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    Posted By: Andrew PalfreymanI sent them a comment. I asked if they were insane, except I used other words.


    They've updated the caption. Now it makes more sense.

    This artist's concept is of a Jupiter-mass planet orbiting the nearby star Epsilon Eridani. Located 10.5 light-years away, it was the closest known exoplanet to our solar system when it was discovered in 2007. The planet is in an elliptical orbit that carries it as close to the star as Earth is from the Sun, and as far from the star as Jupiter is from the Sun.
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    People Power!
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    I think a Jovian planet in a highly elliptical orbit is probably not very good for the rest of the planets trying to orbit in the near thereabouts.
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      CommentAuthorAngus
    • CommentTimeApr 13th 2021 edited
     
    Starlink might not be a completely tragic disaster after all. Under certain assumptions. For some of the telescopes. Maybe.
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    • CommentAuthorAsterix
    • CommentTimeApr 22nd 2021
     
    Two Black Holes

    (CGI simulation, NASA Goddard)
    • CommentAuthorkorkskrew
    • CommentTimeApr 23rd 2021
     
    Posted By: Andrew PalfreymanThe Unicorn
    https://www.space.com/tiny-black-hole-unicorn-closest-to-earth
    Wow! 8.85km Swartzchild radius! Crazy tiny.
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      CommentAuthoraber0der
    • CommentTimeApr 25th 2021
     
    Our Moon looks beautiful tonight.
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    Why Keyholes Make It So Difficult To Predict Asteroid Impacts
    https://www.youtube.com/watch?v=oqPS5m9ShNo

    I was vaguely musing about the problem of taking 2D telescope observations and turning them into viable 3D trajectory forecasts. One cannot simply apply the law of conservation of energy (in each dimension separately ofc) by regarding only the kinetic energy, but this works fine if the (variable) gravitational potential energy is also considered. The question that has me stumped, however, is how the law of conservation of momentum works in this environment of variable gravitational potential.

    Anyone got an equation for that?
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      CommentAuthorAngus
    • CommentTimeMay 24th 2021
     
    That always bothered me. I think the answer is that when doing the potential energy calculation you assume that the sun is stationary, but of course in the momentum calculation you have to include its contribution to the momentum.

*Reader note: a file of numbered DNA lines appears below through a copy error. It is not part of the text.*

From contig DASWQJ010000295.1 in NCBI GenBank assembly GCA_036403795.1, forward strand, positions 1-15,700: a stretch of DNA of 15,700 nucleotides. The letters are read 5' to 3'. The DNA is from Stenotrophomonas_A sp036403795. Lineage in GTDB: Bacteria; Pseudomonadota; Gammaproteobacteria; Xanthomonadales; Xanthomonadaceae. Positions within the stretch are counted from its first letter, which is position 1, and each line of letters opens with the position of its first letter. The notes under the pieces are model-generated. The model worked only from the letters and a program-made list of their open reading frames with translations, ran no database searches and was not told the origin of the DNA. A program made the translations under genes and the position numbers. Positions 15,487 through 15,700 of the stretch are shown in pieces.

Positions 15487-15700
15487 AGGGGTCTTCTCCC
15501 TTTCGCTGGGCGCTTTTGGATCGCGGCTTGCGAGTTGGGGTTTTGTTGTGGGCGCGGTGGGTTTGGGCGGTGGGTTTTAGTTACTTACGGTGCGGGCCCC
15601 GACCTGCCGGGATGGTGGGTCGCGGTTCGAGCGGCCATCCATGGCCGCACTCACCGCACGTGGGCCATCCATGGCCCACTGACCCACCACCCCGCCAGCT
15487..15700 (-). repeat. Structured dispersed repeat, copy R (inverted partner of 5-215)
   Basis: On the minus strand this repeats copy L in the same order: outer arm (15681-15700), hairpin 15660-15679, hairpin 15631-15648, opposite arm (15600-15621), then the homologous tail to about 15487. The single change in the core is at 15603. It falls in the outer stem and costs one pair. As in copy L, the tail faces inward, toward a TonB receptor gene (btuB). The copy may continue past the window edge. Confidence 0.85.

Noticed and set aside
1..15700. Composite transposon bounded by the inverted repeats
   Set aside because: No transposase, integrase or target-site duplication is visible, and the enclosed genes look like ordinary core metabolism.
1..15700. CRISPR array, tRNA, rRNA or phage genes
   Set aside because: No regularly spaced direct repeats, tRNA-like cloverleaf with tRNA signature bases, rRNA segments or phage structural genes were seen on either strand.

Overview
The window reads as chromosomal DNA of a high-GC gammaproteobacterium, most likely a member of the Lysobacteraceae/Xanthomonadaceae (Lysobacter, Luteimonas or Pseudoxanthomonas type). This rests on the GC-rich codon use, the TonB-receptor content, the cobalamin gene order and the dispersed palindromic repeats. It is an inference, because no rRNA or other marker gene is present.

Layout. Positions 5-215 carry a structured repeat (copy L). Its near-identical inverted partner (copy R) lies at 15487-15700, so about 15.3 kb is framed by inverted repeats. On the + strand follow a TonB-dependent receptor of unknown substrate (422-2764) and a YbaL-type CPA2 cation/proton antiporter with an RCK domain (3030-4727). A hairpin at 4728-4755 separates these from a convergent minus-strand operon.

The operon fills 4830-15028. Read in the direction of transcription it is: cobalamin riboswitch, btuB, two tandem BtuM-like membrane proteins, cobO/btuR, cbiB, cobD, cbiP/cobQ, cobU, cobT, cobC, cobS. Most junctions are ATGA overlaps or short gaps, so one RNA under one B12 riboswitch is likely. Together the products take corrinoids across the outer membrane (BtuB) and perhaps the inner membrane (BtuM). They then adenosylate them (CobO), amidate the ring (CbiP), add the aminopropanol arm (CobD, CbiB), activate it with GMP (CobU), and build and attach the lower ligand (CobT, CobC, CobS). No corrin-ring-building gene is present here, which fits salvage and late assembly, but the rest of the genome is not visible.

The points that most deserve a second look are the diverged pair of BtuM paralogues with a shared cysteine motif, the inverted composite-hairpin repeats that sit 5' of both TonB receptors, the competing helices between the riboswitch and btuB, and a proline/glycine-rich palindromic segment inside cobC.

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    It's weird that this is the first time that the question has occurred to me.

    Assume that the potential is known everywhere/everywhen.
    The easier case, energy conservation, cannot be split into 3 orthogonal dimensions, because the potential energy is a directionless scalar. So we can only talk about the total kinetic energy using the resultant velocity.

    Right?

    Then, for the momentum case, we are dealing with vectors, so each dimension independently must obey whatever-it-is.
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      CommentAuthorTrim
    • CommentTimeMay 25th 2021
     
    Huh?
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      CommentAuthorAngus
    • CommentTimeMay 25th 2021
     
    It all comes out fairly clearly from the Lagrangian, I think.
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    But that makes no reference to momentum - only energy.

    My question concerns the modification of the principle of conservation of momentum in a potential field.
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      CommentAuthorAngus
    • CommentTimeMay 25th 2021
     
    But as I said, you apparently assume the potential field is rigidly fixed on the sun and relate the motion to the sun in the KE calculation, whereas to conserve momentum you have to include momentum of the sun as well as whatever is in its potential field. I assume this because you seem to be measuring motion relative to the earth and subtracting earth's orbital motion around the sun.

    Or maybe I'm just an old fart.
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    Well I certainly am.

    I'm not thinking about Earths or suns or any particular astronomical arrangement. I just assume 2 massy bodies and a known potential field U(x,t). Maybe in a box. We can keep x a scalar for simplicity (1D). Then we know that sum(T + U) = constant for all x,t, where the sum is over (say) 2 bodies. I think that's enough to solve for anything at a later time, and that includes the momenta. All classically, ofc.

    So we don't need momentum conservation here?
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      CommentAuthorAngus
    • CommentTimeMay 25th 2021 edited
     
    If there is no force between the two bodies you might as well have only one. The field U can apply any force anywhere to that one so its momentum is not conserved.

    If the two bodies exert force on each other then the momentum measured around their centre of mass is constant.